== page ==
Water Resources Equipment
The depletion of the underground water reserves that have supplied the cities and mining operations in northern Chile will continue over the next few years, forcing consumers to look elsewhere for their water supply. While still expensive, the cost of desalinizing sea water has decreased to a fifth of what it was 30 years ago and requires six times less energy. Desalinization is a viable option despite the distances that water must be pumped to reach the mining operations located 300+ kilometers inland.
The threat of less rainfall and the deterioration of glaciers clearly indicate that one of the main challenges is and will continue to be lack of water. Chile already has plants in operation and Arica-Parinacota, Chile’s northernmost city, expects to meet 100% of the demand by 2014.
According to the “Dirección General de Aguas”, or DGA (www.dga.cl), the private sector has plans to invest between USD 4 and 5 billion in northern Chile’s desalination business through 2014. It is expected that this figure will be complemented by additional investment as a result of government incentives. Between 2012 and 2014, there have been investments announced that will exceed $20 billion.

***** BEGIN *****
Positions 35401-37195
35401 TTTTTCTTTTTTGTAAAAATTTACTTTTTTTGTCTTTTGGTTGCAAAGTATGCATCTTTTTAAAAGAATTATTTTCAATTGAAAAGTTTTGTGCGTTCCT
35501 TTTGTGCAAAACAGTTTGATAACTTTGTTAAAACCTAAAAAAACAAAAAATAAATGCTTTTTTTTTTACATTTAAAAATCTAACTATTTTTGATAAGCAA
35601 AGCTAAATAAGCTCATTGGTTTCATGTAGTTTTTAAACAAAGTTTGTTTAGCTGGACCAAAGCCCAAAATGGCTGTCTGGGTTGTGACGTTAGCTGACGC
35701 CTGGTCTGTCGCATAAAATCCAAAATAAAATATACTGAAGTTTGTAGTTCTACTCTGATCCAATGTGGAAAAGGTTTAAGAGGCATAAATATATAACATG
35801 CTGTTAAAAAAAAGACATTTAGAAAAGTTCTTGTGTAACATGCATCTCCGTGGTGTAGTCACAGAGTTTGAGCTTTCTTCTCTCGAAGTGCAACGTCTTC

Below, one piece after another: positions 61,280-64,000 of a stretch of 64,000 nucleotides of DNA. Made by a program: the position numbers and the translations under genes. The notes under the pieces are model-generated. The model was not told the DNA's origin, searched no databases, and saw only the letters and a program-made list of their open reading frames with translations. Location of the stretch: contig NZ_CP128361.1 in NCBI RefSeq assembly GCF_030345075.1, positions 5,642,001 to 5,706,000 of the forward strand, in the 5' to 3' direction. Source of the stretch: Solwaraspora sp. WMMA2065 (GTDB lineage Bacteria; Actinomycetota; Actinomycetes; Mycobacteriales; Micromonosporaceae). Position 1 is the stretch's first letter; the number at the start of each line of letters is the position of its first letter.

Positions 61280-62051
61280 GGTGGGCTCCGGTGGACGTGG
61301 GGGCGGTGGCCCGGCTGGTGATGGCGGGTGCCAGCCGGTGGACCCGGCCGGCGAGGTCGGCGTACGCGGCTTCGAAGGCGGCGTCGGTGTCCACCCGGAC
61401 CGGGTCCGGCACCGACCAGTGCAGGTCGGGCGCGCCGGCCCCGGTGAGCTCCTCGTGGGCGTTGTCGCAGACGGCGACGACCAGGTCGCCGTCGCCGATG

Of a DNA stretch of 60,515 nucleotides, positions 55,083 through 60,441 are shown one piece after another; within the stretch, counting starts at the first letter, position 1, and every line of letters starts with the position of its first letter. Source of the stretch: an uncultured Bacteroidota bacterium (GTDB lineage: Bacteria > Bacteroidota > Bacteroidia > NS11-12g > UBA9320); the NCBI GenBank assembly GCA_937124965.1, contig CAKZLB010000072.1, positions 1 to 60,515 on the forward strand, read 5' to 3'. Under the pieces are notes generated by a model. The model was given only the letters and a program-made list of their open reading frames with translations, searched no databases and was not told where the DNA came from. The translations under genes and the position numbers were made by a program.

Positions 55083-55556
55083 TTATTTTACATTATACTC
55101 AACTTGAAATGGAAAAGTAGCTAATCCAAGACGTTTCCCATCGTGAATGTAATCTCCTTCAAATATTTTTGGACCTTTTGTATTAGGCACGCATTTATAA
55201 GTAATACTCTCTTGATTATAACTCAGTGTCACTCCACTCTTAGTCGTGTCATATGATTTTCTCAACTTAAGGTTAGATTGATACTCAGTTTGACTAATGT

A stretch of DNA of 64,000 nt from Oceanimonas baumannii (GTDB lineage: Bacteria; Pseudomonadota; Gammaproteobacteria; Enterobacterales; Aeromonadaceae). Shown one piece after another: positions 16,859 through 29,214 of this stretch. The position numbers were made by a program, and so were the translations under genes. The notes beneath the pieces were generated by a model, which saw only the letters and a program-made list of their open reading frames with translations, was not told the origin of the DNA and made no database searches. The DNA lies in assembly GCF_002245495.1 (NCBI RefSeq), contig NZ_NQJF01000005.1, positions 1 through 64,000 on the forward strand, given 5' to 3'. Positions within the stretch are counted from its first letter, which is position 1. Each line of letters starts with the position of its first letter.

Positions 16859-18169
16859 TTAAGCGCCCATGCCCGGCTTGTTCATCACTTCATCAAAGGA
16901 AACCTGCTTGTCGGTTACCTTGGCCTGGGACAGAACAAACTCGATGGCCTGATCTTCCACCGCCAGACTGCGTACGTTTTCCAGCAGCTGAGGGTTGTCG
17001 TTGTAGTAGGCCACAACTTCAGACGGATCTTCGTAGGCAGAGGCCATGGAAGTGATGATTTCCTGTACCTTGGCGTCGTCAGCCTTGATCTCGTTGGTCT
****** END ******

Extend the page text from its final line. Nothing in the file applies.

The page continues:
The strongest growth in demand for water is expected in mining and industrial operations as these industries expand. More moderate growth in demand will be seen in agricultural and potable water as the infrastructure is largely in place in these areas.
According to industry experts, the greater potential in environmental technologies will be oriented to the water sector during the next years. Below is a list of best prospects:
Participating in trade shows offers a unique opportunity for U. S. suppliers to introduce their products and services in the Chilean market: